Digital technologies can help drive performance improvement throughout your operations, but without the right cybersecurity safeguards and approaches in place, your plant and enterprise could face the increased risk of a crippling cyberattack causing significant manufacturing downtime, a loss of consumer confidence in your product, or the loss of crucial quality or regulatory data.
Implementing a cybersecurity program begins with recognizing risks and responding by integrating essential, practical security solutions to ensure system security, data security and data integrity. Effective cybersecurity requires staying up-to-date on the latest threats, performing real-time asset inventory, improving threat-detection capabilities, ensuring equipment and devices have the latest defense measures, patching and updating systems, and enhancing incident response capabilities.
In addition, policies and procedures, workforce upskilling and periodic training are all key aspects of cybersecurity that should be deployed to protect critical systems by following a risk-based approach. Putting the basics in place gives you the flexibility to deploy more sophisticated measures as the need arises.
One critical area is the protection of vital manufacturing data. Consumer trust in manufactured products is built on accumulated experience and data that validate product performance, as well as the capability of a manufacturer to maintain consistent and controlled manufacturing processes that ensure repeatable, high-quality production.
For Emerson Assembly Technologies, these processes include the ultrasonic welding of plastics with traceability and digital controls, which are essential to the function of medical and drug delivery products and devices; food, beverage and snack products; computer products; automotive under-hood and interior components; and consumer electronics. All of these products are manufactured and used in the tens of millions every day, with each product reliant on the demonstrable quality, safety and consistency of the manufacturing processes that produce them.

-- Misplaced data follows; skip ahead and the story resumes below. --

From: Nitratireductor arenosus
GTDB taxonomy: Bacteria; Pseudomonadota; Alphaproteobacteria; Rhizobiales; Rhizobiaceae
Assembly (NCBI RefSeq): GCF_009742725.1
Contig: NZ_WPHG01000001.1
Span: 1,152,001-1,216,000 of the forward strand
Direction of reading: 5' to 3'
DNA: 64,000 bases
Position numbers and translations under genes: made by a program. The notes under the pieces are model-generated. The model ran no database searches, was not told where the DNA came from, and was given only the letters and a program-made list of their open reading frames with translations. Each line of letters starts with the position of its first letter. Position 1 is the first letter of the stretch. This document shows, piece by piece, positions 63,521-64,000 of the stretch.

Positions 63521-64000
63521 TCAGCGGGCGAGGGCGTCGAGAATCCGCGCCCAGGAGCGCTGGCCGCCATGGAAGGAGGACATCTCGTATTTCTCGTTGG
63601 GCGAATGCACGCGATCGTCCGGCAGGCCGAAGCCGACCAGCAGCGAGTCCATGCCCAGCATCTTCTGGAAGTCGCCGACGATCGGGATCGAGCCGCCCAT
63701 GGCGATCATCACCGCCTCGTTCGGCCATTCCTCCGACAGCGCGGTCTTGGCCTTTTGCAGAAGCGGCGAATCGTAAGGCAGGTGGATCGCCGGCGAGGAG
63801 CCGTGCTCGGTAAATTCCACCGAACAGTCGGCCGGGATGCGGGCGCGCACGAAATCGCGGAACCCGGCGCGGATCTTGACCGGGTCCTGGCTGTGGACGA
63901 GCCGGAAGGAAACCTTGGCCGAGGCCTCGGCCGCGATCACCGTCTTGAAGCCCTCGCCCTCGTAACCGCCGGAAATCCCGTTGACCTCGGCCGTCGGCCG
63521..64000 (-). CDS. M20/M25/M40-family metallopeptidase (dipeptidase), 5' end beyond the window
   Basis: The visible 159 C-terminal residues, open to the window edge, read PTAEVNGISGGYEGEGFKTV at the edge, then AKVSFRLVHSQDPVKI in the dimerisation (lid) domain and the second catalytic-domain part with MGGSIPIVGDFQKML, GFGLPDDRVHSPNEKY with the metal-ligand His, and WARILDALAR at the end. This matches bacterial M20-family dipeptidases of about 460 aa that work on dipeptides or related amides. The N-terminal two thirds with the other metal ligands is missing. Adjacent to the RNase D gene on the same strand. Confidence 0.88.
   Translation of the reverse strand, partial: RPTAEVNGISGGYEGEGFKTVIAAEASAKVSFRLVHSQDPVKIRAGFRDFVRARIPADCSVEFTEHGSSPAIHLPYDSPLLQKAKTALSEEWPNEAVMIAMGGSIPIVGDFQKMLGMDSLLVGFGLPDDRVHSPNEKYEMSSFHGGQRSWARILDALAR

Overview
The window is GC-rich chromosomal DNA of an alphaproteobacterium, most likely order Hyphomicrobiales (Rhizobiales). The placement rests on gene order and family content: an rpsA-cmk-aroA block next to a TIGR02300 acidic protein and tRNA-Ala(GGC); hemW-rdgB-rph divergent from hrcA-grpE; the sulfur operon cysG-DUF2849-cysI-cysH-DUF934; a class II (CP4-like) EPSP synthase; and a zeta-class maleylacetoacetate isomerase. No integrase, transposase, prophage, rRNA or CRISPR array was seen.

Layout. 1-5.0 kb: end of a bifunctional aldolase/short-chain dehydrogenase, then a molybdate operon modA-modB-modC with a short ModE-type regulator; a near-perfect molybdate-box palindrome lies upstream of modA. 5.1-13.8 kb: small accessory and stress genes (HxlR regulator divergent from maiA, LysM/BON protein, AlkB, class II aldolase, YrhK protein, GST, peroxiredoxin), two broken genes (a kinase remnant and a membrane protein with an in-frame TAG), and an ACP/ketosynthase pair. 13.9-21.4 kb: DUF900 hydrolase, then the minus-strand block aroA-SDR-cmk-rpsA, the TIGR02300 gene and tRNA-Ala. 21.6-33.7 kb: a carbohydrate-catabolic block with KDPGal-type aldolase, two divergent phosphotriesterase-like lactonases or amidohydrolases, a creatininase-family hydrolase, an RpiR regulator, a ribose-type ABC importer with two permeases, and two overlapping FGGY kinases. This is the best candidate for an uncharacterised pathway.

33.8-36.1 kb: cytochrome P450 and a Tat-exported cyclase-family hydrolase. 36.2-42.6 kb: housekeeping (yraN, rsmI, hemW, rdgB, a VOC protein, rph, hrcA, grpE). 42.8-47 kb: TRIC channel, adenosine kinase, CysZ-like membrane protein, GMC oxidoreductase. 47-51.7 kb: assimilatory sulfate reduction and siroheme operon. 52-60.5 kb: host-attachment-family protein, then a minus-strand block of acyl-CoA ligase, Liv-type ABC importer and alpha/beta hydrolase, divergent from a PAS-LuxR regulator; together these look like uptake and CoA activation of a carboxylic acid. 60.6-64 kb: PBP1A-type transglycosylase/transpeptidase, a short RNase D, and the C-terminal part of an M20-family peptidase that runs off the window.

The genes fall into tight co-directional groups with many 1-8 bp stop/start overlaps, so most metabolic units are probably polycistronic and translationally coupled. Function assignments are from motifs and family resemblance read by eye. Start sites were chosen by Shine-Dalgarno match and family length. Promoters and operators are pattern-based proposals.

With the ongoing digitalization of the manufacturing floor, manufacturing data is now an essential part of the “proof” that businesses, consumers and regulators demand to see when they consider the safety, value and performance of a product. Any threat to the consistency of the manufacturing process or the integrity of manufacturing data can represent a direct threat to product approval or market acceptance.
This is why data integrity is so important, yet equipment controls, industrial control systems and associated networks historically have not been designed with data integrity and security safeguards foremost in mind.
How to Collect High-Integrity Data
Virtually every product or service requires the support of high-integrity data, though the requirements and implications associated with that data vary. For example, because any inconsistency or error in producing approved medical products and drug delivery devices could threaten human health, the Food and Drug Administration (FDA) and other global regulators demand these products be uniquely traceable.
Traceability requirements, embodied in the FDA’s Code of Federal Regulations (CFR) Title 21 Part 11, extend to all forms of manufacturing data: data that provides a complete audit trail, data that can trace finished devices by lot or individually, data about component parts and data about the quality of individual ultrasonic welds—right down to the day, time and operator in charge.